Here we see that Paul, as an Apostle, and Timothy are writing. They are speaking specifically to the Christians who are in Achaia or a region of southern Greece.

Now if we are afflicted, it is for your consolation and salvation, which is effective for enduring the same sufferings which we also suffer. Or if we are comforted, it is for your consolation and salvation.  

2 Corinthians 1:6 NKJV

Paul and Timothy endured suffering and persecution for the benefit of the Christians at Corinth In Acts 18:12 the Jews there took Paul to court because he was preaching the Gospel.

For we are not writing any other things to you than what you read or understand. Now I trust you will understand, even to the end…

But as God is faithful, our word to you was not Yes and No. For the Son of God, Jesus Christ, who was preached among you by us—by me, Silvanus, and Timothy—was not Yes and No, but in Him was Yes.   

2 Corinthians 1:13, 18-19 NKJV

Paul goes on to remind them that he was not writing anything to them that they had not already understood from their teachings. Their words were clear when they were there in Corinth teaching and preaching.

Now He who establishes us with you in Christ and has anointed us is God,  who also has sealed us and given us the Spirit in our hearts as a guarantee.  

2 Corinthians 1:21-22 NKJV

Paul then reminds the Christians at Corinth that it is God that sent him to preach and gave him the message that he proclaimed. Notice who it is that was anointed. It was not all Christians of all time, or even the first century Christians at Corinth. It was us, that is, Paul, Silvanus, and Timothy. It was also those same individuals who were sealed and given the spirit in their hearts as a guarantee.

One quick side note here: the NKJV translators chose to capitalize the word “Spirit” here. The definite article does occur in the original text. Just as the translators decided that this was THE Holy Spirit, we also have a decision to make. Incidentally, I would agree with their decision here.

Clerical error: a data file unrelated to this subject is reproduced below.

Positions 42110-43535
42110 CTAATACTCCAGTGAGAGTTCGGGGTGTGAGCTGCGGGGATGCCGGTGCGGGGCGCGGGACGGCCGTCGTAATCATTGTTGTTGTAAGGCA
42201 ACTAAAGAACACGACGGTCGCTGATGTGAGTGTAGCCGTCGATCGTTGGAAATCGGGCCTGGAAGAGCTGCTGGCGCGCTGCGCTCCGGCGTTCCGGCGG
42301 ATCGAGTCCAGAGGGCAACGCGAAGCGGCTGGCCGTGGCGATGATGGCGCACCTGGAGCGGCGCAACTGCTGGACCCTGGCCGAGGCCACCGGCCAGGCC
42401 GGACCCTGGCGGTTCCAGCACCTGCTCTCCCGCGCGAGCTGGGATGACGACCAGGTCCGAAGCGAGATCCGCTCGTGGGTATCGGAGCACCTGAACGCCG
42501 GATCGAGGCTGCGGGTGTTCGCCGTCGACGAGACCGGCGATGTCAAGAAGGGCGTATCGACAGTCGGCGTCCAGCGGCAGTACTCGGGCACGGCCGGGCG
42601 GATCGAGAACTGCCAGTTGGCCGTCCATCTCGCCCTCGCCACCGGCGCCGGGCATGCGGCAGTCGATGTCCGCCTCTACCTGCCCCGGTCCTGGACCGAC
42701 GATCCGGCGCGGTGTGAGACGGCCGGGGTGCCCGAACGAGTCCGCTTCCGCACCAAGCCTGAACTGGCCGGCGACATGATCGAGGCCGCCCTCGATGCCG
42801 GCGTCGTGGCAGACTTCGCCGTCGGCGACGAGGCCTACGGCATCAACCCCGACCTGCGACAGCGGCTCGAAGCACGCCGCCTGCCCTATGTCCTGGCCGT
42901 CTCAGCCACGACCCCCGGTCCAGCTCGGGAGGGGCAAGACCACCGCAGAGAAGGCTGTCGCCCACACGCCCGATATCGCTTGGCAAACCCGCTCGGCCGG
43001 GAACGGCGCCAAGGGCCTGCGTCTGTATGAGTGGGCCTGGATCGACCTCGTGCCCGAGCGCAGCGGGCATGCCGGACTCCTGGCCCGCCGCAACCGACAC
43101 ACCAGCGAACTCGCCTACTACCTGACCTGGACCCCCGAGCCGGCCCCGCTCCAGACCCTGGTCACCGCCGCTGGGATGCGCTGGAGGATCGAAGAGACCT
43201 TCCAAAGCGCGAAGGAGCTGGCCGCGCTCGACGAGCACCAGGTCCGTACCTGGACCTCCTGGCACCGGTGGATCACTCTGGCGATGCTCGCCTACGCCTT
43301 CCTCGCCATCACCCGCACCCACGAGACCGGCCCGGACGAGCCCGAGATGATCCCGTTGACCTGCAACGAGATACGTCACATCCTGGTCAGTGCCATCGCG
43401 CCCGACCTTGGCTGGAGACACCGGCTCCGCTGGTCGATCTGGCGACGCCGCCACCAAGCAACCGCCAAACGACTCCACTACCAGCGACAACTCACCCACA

Many times I have been directed to this passage by well-meaning brethren to prove that all Christians of all time are promised the anointing, seal, and guarantee of the Holy Spirit in our hearts. Yet, if we stay true to the context, this passage does not even make that promise to the first century Christians at Corinth, much less all Christians of all time. Is there another passage that makes that promise? Perhaps.

One additional consideration that bears stating is simple. When we are trying to learn what is meant by a certain word or phrase, one of the best tools at our disposal is the Bible itself. How is that word or phrase used elsewhere in Scripture? In particular, if we can find that same word or phrase being used by the same writer, the same speaker, or being addressed to the same audience this can give us deeper insight into how the original writers, speakers, and readers would have understood that phrase. Better still is when we can find the same phrase being used by the same writer AND the same speaker, for example, Luke quoting Peter on different occasions.

In every case, the careful Bible student must be careful to stay true to who is speaking, who they are speaking to, and who they are speaking about. We must be determined to make only those conclusions that are warranted by the evidence.

We must be aware of translation issues and difficulties, and trust the text, not the translators.

About Justin Hopkins

Justin is a Texas native, a coffee lover, and a Christian. He is the lucky husband of an amazing wife, and father to three growing boys.